Boyce nodded and put a five on the bar. This was adding up already. He reached in a sudden panic for his breast pocket and relaxed when he felt the ticket and reservation. Golden Gate Express, leaves Union Station 9:05 A.M., time for a good breakfast, Car 15, Berth 24U. Always an upper until you got to be Senior Buyer and then the sky was the limit if you weren't too old and if nobody on the Board had a loose-end nephew or cousin to sneak your job away from you. It had happened--not so much in Floor Coverings because you had to know the field from the ground up. But in Furniture and in Appliances the axe could fall on anybody. In Furniture you didn't have to know anything except the way to the Merchandise Mart, where salesmen showed you around and you simply made the best deal you could and that was that. Appliances was easier yet. The appliance men came around and begged you to buy. Floor Coverings, for some reason, was still an old-fashioned business and you had to know who was who, who was honest, who was prompt. And rugs fluctuated wildly with the price of wool. For that kind of buying you needed brains and foresight--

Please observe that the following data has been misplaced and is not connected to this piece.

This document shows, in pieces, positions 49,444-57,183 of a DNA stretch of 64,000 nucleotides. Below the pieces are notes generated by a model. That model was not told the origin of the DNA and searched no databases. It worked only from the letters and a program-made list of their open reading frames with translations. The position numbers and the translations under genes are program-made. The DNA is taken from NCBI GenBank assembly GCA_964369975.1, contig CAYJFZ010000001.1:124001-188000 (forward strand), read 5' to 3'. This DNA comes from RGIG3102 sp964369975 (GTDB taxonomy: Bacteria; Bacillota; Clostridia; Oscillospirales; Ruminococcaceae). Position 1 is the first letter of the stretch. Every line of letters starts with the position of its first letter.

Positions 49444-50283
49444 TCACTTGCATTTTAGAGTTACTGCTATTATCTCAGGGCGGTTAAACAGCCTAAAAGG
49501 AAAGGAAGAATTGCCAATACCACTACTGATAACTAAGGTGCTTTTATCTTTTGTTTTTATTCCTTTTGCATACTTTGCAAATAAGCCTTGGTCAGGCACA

When in God's name was Mr. Oberholtzer going to die or retire? Then Mr. Reiner would move up from Assistant to Buyer and Boyce would move up from Senior Salesman to Assistant and everybody would be happy including Mr. Oberholtzer. Mr. Oberholtzer professed to hate the Store and all its works and yet for five years since his stroke he had been dragging himself to the office to put in a couple of hours and then snooze away the rest of the day. And Reiner did Mr. Oberholtzer's work and Boyce did Reiner's work and there was nobody to keep an eye on the floor force, which was addicted to promising impossible delivery dates and impossible sizes and shades and impossibly low fitting estimates to clinch their sales and commissions.